NHS England has announced it will reimburse Hemlibra (emicizumab) for severe congenital haemophilia A patients without clotting protein factor VIII inhibitors.
This follows its decision in July 2018 to fund the drug for haemophilia A with factor VIII inhibitors.
Hemlibra was formulated by Chugai Pharmaceutical, which is co-developing the drug in partnership with Roche and Genentech.
Haemophilia A patients may suffer from spontaneous or uncontrolled bleeding due to the absence or inadequate functioning of factor VIII. Even a cut or graze could result in uncontrolled bleeding in these patients.
NHS England noted that once-a-week or fortnight therapy with the drug reduces treatment times from several infusions per week. The health service will be funding the medication for nearly 2,000 haemophilia A patients in the country.
NHS chief executive Simon Stevens said: “As a parent, I know that cuts and scrapes happen to kids all the time, but for many families, these routine accidents can be distressing and life-threatening, so this new treatment will change lives and lift a weight from thousands of parents.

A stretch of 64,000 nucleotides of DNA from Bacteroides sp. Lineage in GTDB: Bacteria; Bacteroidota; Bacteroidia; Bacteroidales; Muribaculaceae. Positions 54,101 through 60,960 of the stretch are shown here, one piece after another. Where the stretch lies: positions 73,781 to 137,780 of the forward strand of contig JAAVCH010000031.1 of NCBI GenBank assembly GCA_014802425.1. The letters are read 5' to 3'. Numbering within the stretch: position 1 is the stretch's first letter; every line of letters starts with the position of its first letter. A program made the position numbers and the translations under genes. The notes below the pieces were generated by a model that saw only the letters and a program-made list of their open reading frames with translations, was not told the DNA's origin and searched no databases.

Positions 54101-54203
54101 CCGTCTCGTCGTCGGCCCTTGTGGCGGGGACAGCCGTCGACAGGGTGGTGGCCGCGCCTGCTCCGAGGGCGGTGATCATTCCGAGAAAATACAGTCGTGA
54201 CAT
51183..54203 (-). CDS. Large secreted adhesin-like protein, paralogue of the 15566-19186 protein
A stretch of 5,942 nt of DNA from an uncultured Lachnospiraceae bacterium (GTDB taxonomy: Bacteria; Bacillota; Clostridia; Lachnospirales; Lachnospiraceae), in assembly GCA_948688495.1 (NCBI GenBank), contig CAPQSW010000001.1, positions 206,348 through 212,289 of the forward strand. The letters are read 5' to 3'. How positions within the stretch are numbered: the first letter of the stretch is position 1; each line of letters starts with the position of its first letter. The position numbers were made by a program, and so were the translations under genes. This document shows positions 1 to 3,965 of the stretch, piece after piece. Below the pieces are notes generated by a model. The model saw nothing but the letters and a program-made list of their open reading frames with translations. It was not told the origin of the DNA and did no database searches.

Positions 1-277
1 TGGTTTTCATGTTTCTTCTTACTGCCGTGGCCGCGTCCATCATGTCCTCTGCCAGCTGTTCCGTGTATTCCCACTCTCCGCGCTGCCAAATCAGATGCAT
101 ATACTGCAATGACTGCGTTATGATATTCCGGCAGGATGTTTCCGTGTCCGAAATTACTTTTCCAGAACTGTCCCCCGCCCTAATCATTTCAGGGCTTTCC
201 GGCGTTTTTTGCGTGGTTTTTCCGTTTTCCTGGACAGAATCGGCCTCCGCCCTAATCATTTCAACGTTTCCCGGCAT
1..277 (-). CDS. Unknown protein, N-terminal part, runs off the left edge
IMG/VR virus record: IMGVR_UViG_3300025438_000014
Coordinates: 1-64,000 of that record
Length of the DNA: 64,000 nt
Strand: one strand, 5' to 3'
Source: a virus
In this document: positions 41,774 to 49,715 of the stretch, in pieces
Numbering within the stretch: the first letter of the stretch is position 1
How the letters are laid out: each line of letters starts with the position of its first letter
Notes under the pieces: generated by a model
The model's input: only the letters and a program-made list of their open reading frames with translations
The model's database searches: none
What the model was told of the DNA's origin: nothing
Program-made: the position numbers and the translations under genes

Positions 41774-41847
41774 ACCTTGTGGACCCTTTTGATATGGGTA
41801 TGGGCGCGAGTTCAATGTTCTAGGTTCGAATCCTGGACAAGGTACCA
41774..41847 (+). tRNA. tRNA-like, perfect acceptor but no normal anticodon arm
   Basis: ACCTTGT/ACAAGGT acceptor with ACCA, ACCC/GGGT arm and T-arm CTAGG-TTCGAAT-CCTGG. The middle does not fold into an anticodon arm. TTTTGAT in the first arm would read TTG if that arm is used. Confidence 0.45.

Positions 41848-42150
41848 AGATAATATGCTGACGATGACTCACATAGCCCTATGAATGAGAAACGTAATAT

“This treatment has the potential to significantly improve the lives of people with haemophilia, especially children reducing treatment time and even ending the dangerous bleeds which can lead to life-threatening cuts and life-changing damage.”
The drug performed well in the multi-study HAVEN development programme for both patient groups.
In the Phase III HAVEN 3 trial, one of the studies the EMA’s March 2019 decision was based on, Hemlibra led to a statistically significant and clinically meaningful reduction in treated bleeds in haemophilia A patients without factor VIII inhibitors. Similarly in HAVEN 4, Roche’s drug caused better control of bleeding when Hemlibra was dosed every four weeks.
Roche Products UK rare conditions lead Richard Eaton commented: “We are delighted that NHS England will reimburse Hemlibra in patients with severe haemophilia A without factor VIII inhibitors.
“Hemlibra has been shown to effectively control bleeds and is the only prophylactic medicine that can be administered subcutaneously and maintains a sustained therapeutic level between doses.
“Roche and Chugai are also progressing with reimbursement discussions in Scotland, Wales and Northern Ireland.”